The recipe for the dill-yogurt sauce in the picture is included at the bottom.
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Total time to prepare: 20 minutes
1 lb. skinless salmon filet (or 1 14.75 oz. can no-salt-added salmon, drained)
½ cup diced red onion
2 Tbs. lemon juice
10 oz. frozen chopped spinach, thawed
¼ cup low-fat sour cream
2 Tbs. dijon mustard
½ cup whole wheat bread crumbs
2 Tbs. canola oil
• Cut the salmon into 1-inch pieces. Pulse in a food processor until minced.
• In a large bowl, mix the onion, lemon juice, spinach, sour cream, mustard, and bread crumbs. Add the salmon and mix to combine. Form into 3-inch cakes that are ½-inch thick.
• In a large non-stick sauté pan, heat 1 Tbs. of the oil over medium heat. Sauté half the cakes until lightly browned, 1-2 minutes per side. Heat the remaining 1 Tbs. of oil and sauté the remaining cakes.
Sodium: 370 mg
Total Fat: 15 g
Saturated Fat: 2 g
Carbohydrates: 20 g
Protein: 29 g
Fiber: 5 g
Dill-Yogurt Sauce: Combine 6 oz. of fat-free Greek yogurt with 1 cup of fresh dill sprigs, 1 Tbs. of lemon juice, 1 Tbs. of dijon mustard, 1 small shallot, and ¼ tsp. of salt in a food processor. Process until smooth.
Being overweight raises the risk of gastroesophageal reflux disease, also known as GERD. Losing weight can make acid reflux disappear.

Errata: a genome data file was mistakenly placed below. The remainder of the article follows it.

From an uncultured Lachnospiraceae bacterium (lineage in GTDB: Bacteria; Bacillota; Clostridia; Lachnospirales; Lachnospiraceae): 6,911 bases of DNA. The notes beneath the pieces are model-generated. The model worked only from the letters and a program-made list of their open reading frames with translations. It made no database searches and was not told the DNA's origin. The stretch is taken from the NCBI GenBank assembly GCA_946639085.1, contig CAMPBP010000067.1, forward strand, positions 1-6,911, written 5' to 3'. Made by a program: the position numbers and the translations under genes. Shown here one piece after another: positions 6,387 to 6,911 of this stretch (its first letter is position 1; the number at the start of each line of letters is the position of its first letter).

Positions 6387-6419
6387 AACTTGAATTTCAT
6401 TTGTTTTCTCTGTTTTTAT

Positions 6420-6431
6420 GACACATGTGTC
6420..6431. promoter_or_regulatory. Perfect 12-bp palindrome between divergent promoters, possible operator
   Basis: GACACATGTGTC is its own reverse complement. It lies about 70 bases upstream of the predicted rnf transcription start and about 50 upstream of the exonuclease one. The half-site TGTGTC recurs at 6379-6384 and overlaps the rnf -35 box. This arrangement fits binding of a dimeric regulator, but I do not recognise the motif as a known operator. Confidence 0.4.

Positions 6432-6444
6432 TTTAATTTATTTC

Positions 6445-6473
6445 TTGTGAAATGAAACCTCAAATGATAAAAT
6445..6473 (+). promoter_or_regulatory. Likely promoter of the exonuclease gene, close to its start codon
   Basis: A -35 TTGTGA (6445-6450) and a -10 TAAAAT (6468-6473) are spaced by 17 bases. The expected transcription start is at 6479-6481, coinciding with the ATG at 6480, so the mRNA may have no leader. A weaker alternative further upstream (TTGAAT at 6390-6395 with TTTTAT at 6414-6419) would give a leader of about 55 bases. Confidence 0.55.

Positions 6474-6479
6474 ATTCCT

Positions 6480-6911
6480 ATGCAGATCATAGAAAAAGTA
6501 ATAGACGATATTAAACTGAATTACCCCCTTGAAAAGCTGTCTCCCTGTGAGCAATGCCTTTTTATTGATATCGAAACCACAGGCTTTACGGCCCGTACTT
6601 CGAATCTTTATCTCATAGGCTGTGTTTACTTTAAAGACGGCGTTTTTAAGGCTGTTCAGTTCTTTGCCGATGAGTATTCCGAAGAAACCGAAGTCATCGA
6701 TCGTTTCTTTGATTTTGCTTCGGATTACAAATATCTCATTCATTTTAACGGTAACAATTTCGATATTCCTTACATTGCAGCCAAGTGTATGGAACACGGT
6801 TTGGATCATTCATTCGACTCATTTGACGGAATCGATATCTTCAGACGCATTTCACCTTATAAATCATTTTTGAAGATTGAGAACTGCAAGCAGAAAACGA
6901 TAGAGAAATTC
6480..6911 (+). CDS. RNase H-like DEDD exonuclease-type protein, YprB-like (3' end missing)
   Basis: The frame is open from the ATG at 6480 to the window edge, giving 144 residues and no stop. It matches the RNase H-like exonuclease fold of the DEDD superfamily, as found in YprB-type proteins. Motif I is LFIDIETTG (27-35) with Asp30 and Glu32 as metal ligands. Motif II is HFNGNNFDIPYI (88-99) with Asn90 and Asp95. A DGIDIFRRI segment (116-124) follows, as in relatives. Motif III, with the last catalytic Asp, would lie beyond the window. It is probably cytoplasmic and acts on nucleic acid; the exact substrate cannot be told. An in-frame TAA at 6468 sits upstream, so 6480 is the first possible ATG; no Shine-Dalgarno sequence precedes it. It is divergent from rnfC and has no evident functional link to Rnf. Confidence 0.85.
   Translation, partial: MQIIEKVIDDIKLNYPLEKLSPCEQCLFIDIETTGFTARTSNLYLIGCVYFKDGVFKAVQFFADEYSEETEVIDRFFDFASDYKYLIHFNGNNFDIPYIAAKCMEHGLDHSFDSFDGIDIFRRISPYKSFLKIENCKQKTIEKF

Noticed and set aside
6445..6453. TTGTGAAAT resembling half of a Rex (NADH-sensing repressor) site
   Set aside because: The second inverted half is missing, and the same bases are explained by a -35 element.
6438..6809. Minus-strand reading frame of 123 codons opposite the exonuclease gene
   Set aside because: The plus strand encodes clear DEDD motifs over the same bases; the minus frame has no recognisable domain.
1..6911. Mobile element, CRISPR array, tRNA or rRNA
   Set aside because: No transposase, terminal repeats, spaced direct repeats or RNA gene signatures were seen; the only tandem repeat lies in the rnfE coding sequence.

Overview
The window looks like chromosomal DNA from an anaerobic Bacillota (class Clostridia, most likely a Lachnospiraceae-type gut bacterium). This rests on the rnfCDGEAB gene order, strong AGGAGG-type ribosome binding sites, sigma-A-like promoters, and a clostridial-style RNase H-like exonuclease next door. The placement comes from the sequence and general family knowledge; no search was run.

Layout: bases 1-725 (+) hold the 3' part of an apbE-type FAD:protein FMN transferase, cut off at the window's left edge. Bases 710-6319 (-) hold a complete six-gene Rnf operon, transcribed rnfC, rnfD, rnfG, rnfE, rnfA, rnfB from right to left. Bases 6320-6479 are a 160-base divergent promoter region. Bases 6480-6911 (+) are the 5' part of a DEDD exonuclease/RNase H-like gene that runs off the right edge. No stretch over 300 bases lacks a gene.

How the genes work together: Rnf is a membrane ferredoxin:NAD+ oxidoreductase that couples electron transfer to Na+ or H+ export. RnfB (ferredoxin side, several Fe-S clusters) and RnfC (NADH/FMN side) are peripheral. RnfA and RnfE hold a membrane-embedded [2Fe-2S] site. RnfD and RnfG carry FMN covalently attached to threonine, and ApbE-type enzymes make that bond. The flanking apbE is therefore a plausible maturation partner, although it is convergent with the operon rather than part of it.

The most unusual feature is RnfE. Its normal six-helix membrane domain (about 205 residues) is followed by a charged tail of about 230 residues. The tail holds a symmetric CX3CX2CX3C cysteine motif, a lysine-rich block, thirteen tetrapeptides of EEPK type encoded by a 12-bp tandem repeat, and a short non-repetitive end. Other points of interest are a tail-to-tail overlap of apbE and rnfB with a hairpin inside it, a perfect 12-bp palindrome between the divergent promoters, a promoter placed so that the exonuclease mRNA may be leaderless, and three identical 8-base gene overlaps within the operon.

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Researchers assigned 332 overweight or obese adults—a third of them had GERD—to a weight-loss program that included advice to cut calories (to 1,200 to 1,500 a day) and to walk or do other exercise for from 15 minutes a day (at first) to 60 minutes a day (by week 12), five days a week.
After six months, the average participant had lost 29 pounds and four inches off his or her waist. And symptoms completely disappeared in 65 percent—and partially disappeared in 15 percent—of those who initially had GERD.
What to do: This study had no control group, so it’s possible that just being in a study ended or curbed the GERD. Nevertheless, you can’t lose by losing excess weight.
Source: Obesity 21: 284, 2013.
How can you lower your odds of getting food poisoning from resistant bacteria?
It may help to buy meat or poultry that comes from animals that were never given antibiotics. According to a 2012 Stanford University meta-analysis, conventionally produced chicken and pork were 33 percent more likely than organic chicken and pork to be contaminated with bacteria that were resistant to at least three antibiotics.
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But that won’t guarantee that you—or your child or parent— won’t get a bout of antibiotic-resistant food poisoning.
“As a society, we have to say that antibiotics are too valuable for treating sick people and that we cannot afford to squander them as production tools for raising animals,” says Lance Price, an environmental health scientist at George Washington University in Washington, D.C.
“We’re talking about the future of medicine. We don’t have new drugs coming up through the pipeline. And even if we did, if we abuse them the same way, they’re going to be useless again very quickly.”
Source: Ann. Intern. Med. 157: 348, 2012.
Minimize Salt in Hot Cereal
Enjoy breakfast without the extra sodiumMarch 4, 2013
Author: Jayne Hurley in: Salt in Food